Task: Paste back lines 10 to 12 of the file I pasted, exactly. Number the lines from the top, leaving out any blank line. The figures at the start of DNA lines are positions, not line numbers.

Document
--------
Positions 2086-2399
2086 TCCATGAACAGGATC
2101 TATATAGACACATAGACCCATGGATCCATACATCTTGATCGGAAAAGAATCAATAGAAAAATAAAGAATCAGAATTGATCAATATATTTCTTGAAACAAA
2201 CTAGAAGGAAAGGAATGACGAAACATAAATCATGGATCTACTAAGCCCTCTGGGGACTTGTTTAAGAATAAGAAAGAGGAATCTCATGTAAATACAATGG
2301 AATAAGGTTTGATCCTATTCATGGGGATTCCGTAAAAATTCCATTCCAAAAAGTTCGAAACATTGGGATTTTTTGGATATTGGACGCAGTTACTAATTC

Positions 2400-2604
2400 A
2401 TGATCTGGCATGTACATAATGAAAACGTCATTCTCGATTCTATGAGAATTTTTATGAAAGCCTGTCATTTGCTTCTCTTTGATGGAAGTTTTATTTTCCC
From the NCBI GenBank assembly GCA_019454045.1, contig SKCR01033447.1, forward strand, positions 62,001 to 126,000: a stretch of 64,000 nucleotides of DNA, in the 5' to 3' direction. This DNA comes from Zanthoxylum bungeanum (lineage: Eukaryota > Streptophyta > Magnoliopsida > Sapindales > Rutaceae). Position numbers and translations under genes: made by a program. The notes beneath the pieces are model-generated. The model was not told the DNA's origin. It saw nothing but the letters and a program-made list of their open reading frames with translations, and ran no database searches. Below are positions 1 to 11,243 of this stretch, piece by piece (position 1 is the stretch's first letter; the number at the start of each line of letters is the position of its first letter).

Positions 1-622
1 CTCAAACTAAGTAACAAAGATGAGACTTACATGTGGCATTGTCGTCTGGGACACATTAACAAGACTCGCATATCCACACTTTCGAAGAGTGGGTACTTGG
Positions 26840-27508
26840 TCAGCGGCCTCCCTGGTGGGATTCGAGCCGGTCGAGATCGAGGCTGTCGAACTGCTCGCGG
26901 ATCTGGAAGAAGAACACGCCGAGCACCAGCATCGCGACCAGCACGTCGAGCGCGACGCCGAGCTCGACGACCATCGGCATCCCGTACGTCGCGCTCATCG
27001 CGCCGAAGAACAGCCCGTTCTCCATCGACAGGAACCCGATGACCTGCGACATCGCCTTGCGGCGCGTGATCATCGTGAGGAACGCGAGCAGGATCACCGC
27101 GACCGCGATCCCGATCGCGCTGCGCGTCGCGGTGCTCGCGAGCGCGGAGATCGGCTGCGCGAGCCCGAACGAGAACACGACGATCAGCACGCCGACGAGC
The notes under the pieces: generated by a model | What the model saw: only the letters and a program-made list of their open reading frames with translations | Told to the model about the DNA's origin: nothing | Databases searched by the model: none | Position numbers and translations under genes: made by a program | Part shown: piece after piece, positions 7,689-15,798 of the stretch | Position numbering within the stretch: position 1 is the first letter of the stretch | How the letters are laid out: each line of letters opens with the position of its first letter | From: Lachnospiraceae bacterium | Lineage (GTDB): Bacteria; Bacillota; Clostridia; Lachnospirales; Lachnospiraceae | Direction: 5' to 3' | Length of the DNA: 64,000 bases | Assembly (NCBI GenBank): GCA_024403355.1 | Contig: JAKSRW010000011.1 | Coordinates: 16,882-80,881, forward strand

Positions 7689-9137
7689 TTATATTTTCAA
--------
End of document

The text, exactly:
Positions 1-622
1 CTCAAACTAAGTAACAAAGATGAGACTTACATGTGGCATTGTCGTCTGGGACACATTAACAAGACTCGCATATCCACACTTTCGAAGAGTGGGTACTTGG
Positions 26840-27508